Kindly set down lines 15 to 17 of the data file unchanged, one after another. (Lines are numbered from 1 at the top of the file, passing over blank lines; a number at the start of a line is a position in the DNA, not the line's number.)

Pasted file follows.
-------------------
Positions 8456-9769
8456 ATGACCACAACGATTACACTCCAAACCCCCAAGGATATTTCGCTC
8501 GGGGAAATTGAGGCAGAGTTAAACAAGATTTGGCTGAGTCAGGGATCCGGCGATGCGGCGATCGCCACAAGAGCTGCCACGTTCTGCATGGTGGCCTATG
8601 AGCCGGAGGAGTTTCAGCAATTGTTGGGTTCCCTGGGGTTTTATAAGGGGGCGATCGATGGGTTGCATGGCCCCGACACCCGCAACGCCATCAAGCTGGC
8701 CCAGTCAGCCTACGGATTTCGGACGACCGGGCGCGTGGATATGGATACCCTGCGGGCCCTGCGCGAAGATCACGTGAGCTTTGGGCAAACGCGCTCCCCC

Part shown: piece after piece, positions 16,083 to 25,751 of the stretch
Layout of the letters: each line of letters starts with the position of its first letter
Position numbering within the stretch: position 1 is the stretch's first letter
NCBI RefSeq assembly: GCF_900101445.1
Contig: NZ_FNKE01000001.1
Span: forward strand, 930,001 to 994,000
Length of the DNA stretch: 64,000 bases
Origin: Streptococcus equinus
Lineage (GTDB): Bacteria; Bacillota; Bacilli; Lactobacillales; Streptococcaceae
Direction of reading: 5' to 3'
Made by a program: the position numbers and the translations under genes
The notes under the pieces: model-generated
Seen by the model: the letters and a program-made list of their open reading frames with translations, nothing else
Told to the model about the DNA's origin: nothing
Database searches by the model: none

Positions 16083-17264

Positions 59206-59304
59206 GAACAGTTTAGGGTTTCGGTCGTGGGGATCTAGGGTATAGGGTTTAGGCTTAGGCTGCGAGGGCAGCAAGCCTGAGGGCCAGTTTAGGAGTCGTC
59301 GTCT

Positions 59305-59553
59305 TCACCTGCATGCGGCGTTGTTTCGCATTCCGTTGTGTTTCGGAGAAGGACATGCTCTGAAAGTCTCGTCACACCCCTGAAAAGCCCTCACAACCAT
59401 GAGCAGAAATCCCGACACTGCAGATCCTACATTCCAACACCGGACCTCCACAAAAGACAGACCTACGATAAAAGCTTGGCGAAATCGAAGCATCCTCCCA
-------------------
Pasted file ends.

Direction of reading: 5' to 3'
Made by a program: the position numbers and the translations under genes
The notes under the pieces: model-generated